Landscape Photos "Grown" On Light-Sensitive Algae

"Algae-graphy" is a mixture of photo and photosynthesis

French artist, Lia Giraud, is turning your average seaweed and kelp into something magnificent. The PhD in "Science, Art, Design, and Research" is combining her disciplines to "grow" photos on algae in a project nick named "Algae-graphy."

Using microalgae, she develops images on the light-sensitive organisms that she describes as "small sensors in motion." After putting the algae in a special chemical environment where they can adapt to light and focus, she picks a "black image" that can respond to high cell densities in the lifeforms. Giraud explains that each cell in the algae is as thin as the film grain (a few microns), allowing an image to appear.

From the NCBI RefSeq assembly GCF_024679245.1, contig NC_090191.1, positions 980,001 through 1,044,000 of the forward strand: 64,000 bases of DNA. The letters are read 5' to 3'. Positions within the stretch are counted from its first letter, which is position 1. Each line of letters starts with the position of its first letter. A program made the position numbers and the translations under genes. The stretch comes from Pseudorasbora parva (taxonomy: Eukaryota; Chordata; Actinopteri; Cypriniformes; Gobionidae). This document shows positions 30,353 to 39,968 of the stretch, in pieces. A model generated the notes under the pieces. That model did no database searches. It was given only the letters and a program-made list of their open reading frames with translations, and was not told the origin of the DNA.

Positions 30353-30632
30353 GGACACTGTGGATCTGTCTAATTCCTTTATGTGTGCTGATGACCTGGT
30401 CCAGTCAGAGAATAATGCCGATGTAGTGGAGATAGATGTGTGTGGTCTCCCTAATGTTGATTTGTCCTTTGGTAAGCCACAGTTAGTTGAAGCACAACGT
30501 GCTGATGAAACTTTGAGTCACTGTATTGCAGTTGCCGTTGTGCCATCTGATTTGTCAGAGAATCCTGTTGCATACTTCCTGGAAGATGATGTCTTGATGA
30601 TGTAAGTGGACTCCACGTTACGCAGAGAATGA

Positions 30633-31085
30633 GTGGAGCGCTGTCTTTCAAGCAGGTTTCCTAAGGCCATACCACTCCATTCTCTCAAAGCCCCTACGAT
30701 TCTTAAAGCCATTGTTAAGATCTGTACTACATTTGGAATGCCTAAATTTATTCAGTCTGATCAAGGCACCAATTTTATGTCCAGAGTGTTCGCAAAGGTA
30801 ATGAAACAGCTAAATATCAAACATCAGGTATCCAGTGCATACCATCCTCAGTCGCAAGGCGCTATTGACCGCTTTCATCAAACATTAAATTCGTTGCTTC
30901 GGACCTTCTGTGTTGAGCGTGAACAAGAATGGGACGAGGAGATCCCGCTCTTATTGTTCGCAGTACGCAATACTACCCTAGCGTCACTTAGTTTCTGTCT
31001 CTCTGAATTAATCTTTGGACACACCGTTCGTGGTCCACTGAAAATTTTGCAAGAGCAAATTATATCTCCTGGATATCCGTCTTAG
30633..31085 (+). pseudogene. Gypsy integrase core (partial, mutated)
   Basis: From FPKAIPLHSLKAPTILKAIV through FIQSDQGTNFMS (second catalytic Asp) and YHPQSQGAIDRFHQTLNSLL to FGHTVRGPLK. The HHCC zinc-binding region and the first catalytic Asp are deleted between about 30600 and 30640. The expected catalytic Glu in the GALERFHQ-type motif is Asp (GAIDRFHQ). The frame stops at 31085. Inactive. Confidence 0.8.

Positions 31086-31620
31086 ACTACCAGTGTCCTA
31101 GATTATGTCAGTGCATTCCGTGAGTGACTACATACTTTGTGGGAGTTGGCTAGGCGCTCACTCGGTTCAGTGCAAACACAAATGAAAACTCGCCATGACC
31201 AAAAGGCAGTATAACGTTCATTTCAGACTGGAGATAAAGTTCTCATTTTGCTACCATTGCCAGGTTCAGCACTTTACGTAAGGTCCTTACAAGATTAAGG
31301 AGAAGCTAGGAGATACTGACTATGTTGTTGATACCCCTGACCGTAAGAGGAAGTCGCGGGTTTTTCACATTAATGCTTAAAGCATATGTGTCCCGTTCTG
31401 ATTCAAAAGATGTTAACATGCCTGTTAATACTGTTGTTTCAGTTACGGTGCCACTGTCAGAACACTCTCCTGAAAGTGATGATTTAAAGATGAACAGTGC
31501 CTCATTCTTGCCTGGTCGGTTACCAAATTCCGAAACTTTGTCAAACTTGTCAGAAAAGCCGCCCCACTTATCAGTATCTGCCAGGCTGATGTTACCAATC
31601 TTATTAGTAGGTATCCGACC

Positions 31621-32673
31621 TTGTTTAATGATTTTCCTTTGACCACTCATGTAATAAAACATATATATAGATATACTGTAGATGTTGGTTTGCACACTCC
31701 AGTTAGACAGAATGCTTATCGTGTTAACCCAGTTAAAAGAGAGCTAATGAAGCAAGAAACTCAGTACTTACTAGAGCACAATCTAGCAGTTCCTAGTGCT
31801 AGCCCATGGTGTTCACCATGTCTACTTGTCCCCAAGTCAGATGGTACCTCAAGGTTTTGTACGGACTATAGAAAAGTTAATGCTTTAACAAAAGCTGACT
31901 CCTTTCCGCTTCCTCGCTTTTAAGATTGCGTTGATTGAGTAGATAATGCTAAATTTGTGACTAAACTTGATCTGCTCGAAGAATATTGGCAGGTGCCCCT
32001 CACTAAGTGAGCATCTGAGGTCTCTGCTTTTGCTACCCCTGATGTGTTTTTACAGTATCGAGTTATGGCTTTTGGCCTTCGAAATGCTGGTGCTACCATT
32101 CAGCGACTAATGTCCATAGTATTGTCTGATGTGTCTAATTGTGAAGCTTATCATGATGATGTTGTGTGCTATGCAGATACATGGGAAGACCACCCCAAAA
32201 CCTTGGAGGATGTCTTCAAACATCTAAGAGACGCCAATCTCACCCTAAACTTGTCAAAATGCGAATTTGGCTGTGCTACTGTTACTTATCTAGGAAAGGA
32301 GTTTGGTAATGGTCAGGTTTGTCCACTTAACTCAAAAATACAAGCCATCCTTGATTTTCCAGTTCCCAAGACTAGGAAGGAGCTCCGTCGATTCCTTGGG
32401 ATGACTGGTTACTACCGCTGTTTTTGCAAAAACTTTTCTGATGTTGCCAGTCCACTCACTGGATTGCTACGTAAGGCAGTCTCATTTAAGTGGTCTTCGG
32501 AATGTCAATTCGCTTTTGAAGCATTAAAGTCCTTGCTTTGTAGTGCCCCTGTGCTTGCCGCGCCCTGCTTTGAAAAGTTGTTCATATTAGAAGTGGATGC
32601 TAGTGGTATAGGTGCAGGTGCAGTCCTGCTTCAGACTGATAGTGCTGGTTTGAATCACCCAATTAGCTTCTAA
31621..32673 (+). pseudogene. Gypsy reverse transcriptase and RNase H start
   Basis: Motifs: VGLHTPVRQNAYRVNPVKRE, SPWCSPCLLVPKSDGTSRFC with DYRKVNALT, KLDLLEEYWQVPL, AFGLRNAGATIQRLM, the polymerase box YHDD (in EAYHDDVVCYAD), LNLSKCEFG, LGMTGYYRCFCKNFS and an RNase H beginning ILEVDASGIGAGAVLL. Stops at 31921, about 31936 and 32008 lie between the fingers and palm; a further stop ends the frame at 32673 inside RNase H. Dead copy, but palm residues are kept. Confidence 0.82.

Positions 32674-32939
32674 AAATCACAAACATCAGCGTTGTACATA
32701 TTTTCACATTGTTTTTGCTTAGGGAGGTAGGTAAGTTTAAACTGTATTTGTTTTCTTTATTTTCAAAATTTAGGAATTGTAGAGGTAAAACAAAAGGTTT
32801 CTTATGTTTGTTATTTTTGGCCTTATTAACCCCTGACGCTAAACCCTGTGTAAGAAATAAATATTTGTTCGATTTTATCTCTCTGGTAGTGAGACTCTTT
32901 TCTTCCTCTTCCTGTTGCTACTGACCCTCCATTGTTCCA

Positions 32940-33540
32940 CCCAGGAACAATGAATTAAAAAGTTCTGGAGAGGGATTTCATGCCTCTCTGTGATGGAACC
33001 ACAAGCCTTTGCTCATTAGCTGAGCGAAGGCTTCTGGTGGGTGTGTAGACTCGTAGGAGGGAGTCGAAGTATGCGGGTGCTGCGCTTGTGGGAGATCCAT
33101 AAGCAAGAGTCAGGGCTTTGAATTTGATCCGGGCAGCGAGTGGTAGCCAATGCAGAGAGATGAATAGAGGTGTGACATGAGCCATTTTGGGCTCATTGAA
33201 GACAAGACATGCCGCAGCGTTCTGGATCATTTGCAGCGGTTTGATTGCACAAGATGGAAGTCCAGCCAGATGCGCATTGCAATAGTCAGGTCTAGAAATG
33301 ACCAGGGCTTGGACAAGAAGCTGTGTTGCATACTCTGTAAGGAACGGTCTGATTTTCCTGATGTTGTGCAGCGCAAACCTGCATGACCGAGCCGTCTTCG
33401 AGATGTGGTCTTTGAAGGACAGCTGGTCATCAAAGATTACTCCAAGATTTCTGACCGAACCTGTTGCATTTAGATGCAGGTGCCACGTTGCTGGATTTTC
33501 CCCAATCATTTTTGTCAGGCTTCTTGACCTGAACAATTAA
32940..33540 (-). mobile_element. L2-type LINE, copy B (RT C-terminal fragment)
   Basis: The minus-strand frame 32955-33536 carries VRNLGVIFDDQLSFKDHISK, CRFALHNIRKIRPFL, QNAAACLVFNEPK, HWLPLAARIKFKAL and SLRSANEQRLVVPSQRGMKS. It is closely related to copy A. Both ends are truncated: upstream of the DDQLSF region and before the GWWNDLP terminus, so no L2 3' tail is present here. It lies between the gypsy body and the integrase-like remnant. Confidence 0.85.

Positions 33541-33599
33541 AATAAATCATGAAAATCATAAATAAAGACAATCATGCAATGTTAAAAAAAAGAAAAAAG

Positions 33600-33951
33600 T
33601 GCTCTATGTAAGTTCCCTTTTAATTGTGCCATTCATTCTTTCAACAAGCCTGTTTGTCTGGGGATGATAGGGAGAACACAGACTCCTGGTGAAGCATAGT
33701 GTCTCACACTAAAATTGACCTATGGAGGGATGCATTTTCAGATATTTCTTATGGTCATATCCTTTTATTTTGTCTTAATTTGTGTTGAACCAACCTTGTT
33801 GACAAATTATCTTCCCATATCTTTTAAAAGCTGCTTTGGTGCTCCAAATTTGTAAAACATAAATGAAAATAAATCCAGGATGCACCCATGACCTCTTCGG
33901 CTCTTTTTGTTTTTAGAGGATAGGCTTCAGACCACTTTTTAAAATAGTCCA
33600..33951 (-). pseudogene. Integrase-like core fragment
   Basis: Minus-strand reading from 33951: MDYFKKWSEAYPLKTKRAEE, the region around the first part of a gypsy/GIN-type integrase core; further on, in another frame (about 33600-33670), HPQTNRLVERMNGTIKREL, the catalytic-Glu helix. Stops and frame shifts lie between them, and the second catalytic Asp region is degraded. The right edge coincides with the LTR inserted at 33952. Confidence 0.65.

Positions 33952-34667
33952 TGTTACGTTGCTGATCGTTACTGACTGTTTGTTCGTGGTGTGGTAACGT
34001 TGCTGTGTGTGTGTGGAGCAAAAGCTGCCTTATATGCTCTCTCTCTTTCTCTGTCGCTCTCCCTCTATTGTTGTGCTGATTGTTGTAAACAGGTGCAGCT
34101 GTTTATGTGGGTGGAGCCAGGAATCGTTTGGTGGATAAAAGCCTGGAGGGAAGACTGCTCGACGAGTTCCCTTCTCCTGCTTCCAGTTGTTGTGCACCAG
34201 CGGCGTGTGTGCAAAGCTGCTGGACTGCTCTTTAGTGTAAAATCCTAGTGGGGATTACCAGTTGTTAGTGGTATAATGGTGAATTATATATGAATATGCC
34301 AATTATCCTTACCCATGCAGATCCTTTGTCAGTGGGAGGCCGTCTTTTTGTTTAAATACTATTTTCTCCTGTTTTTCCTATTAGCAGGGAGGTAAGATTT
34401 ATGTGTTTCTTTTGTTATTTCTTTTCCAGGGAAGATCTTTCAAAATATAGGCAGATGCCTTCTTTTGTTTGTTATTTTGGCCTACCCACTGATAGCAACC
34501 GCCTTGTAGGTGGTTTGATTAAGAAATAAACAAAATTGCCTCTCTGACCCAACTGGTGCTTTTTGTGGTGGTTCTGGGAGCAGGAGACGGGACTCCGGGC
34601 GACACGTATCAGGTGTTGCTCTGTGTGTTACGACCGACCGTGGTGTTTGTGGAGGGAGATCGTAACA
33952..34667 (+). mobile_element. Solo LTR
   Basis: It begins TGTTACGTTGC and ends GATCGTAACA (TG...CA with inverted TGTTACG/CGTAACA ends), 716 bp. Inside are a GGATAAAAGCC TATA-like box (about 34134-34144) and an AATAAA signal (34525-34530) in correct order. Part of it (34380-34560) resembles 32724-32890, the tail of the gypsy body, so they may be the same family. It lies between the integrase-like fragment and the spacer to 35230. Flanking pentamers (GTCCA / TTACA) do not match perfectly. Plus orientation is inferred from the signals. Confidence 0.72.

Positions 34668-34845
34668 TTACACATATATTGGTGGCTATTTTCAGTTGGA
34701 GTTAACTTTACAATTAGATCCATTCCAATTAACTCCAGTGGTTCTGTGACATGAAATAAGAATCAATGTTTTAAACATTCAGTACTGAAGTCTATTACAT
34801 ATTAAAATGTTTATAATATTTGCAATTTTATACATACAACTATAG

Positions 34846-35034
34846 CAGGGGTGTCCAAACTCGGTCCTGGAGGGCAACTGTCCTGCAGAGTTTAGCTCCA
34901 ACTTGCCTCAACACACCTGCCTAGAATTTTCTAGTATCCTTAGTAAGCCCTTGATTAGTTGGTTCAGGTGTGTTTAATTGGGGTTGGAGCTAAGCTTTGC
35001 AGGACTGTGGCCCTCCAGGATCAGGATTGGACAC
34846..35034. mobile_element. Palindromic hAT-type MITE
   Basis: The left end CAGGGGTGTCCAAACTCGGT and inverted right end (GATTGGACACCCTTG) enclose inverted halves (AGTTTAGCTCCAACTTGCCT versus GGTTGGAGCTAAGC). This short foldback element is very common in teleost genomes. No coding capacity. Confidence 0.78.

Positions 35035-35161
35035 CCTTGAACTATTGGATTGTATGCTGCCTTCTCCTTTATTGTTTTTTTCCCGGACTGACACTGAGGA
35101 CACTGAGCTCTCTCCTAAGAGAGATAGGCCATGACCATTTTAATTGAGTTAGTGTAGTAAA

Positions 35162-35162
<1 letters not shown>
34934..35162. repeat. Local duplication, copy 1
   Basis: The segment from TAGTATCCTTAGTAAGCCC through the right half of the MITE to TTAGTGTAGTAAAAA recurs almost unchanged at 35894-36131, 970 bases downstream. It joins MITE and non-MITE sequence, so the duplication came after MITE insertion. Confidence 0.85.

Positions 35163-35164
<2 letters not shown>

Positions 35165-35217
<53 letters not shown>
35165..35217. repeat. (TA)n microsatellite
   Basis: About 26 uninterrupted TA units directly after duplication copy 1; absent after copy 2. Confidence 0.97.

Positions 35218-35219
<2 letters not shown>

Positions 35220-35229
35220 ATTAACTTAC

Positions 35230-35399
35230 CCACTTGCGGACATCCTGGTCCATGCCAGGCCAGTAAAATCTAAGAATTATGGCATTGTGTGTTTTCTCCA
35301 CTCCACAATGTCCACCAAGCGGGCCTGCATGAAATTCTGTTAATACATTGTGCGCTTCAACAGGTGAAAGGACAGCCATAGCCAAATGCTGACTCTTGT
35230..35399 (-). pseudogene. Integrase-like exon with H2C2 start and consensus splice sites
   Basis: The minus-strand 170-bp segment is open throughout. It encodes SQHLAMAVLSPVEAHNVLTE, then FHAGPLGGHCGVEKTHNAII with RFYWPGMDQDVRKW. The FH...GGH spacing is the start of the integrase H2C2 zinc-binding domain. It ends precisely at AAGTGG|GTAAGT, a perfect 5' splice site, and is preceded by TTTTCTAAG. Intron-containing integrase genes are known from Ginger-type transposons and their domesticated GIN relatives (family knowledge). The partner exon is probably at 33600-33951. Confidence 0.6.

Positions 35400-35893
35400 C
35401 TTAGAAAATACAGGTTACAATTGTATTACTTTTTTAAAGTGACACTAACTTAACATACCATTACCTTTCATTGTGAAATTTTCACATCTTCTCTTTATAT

"I wanted a sensor capable of materializing these light phenomena; a living sensor" she explained to Strabic. "My idea was to grow pictures so they truly develop."

The project is currently showing at Lift Conference, a summit about innovation and digital technology in Geneva, Switzerland. Look at some of her work below, and read more about her process in an interview at Strabic.

See more of Lia Giraud's work at her website

Hat tip to @alexislloyd